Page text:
Right to report: Special court allows journalists to report proceedings in 2008 Malegaon blast case

Mumbai: In a major victory for the media, a special court on Tuesday trashed an application filed by the National Investigation Agency (NIA) urging the court to conduct remaining sessions of the trial in the 2008 Malegaon blast case in-camera. This comes after 11 journalists from the city petitioned the special court seeking their "right to report". The special court also slammed NIA as well as the prime accused -- BJP motormouth Pragya Thakur and Lt Col SP Purohit -- for seeking a prohibition on the media on covering the trial.

Special Judge Vinod Padalkar said he would conduct a "transparent" trial in the case pertaining to the September 28, 2008 blasts, which killed over six persons and left around 100 injured. “The media’s role is very clear and they being the main pillar of democracy, are bent upon to publish the matter according to actual events that take place in the court,” the judge observed.

The judge also trashed the contention of Thakur and Purohit that some defamatory articles were published by certain newspapers against them. “Till date no legal action has been taken for incorrect publication either by Purohit or Thakur, both of whom are in favour of in-camera trial,” the court noted. “Had it been a fact that on account of incorrect publication, the person’s dignity, honour, is defamed, then a legal remedy was available to prosecute the person who published it. But not a single notice has been forwarded against media by the accused or NIA for calling upon explanation,” the court observed.

Earlier in July, NIA had urged the special court dealing with the case to conduct the entire trial in-camera, which means without the presence of media or any other person except the accused, their lawyers and the prosecution. Opposing this move, 11 journalists from various media organisations approached the court through noted advocates Rizwan Merchant and Gayatri Gokhale. Two of the 11 journalists were from the Free Press Journal – Neeta Kolhatkar and Narsi Benwal.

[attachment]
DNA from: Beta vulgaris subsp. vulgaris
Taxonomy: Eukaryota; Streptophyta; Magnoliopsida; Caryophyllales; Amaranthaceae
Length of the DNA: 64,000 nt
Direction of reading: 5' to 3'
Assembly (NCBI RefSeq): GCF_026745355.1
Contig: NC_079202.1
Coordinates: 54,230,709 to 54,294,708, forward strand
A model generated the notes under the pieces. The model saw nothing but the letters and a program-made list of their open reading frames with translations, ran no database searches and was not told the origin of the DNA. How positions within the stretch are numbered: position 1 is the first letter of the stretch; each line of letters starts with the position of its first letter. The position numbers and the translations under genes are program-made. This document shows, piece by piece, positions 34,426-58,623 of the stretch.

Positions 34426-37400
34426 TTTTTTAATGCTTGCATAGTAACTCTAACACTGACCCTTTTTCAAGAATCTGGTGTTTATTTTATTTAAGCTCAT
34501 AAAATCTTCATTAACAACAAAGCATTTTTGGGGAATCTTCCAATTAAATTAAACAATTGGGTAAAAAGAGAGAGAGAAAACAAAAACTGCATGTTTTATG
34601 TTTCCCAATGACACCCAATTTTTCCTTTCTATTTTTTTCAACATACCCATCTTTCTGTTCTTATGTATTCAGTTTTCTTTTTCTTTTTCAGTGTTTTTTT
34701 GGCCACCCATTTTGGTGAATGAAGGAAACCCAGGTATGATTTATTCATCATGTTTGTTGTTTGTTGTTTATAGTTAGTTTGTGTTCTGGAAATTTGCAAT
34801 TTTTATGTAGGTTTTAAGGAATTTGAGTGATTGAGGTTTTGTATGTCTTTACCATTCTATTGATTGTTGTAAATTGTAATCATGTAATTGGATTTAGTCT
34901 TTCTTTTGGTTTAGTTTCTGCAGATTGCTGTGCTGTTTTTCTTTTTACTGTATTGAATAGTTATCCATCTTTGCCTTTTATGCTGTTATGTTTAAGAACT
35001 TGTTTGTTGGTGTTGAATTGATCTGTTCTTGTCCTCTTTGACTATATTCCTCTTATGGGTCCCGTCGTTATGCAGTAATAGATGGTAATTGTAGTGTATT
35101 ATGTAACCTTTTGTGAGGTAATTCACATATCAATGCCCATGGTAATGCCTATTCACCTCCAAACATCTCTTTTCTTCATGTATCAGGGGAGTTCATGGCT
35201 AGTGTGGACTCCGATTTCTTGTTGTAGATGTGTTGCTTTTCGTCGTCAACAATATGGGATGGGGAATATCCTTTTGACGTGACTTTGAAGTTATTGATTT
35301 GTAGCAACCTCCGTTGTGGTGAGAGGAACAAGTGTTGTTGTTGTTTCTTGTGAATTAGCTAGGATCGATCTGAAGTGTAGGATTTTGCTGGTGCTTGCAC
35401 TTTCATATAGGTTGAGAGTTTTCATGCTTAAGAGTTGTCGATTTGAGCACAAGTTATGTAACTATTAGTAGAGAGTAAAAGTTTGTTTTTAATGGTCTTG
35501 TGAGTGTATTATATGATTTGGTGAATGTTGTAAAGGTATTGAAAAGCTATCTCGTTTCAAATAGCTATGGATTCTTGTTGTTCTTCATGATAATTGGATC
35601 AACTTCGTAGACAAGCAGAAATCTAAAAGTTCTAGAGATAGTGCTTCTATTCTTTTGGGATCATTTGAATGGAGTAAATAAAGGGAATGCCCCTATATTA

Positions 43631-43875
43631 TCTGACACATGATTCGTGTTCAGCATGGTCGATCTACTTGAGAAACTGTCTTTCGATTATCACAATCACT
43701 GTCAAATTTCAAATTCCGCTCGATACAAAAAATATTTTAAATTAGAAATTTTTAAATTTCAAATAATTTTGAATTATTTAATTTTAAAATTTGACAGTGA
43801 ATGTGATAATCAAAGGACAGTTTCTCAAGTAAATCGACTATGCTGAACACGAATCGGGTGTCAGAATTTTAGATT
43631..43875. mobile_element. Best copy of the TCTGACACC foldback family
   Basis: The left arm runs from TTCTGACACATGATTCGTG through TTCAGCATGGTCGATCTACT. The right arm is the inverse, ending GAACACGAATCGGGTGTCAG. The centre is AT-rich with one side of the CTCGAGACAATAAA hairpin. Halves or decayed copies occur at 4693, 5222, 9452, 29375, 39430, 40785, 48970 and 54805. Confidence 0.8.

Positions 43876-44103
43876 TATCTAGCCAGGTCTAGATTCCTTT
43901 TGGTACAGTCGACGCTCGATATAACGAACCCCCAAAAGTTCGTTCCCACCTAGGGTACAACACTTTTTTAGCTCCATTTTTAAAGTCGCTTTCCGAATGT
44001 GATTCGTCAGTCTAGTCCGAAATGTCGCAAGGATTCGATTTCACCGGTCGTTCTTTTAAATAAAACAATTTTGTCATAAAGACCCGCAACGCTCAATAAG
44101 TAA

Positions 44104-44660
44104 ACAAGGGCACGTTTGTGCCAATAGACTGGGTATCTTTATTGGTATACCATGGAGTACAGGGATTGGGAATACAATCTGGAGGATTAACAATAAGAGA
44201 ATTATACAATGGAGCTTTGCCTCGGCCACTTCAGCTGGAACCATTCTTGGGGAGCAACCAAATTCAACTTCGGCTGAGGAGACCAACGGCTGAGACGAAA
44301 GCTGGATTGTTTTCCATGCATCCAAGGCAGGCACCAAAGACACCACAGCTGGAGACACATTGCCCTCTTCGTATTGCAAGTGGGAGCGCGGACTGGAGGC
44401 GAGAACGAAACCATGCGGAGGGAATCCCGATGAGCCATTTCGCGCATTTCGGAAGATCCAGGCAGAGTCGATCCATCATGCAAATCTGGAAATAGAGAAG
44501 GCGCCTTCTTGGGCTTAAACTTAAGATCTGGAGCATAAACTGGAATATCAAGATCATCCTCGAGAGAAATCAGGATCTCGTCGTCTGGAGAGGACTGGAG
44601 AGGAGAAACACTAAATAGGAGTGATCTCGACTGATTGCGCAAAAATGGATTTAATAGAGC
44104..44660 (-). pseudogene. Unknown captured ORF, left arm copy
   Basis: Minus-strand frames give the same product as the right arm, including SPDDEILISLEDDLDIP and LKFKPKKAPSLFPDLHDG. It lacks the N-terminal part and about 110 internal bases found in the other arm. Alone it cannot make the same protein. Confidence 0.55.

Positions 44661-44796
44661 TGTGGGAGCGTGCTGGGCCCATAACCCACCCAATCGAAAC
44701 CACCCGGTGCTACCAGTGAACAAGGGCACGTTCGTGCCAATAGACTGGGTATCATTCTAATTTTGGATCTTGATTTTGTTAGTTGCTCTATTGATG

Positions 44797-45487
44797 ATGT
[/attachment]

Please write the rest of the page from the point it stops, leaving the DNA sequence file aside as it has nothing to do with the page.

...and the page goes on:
Special Judge Padalkar, while junking NIA’s plea for an in-camera trial, has also imposed certain restrictions on the media. The judge has asked the media persons to submit the true copies of their identity cards and also not to use any electronic device inside the courtroom. The other "restrictions" include not writing any editorial or personal opinion and also not having any special debates on the case till the trial concludes.

All these are a result of the ‘sudden’ application filed by the NIA on the ground that the matter is "religiously sensitive" and its reportage can create law and order situations. This preliminary contention of the NIA was trashed by the special court on its Tuesday’s orders, wherein it has noted that the agency has not submitted any information highlighting internal security threat and also communal disharmony instances, due to media reports of the case. He also noted that the NIA has not placed any material on record to show there were threats extended to witnesses or any accused in the case.

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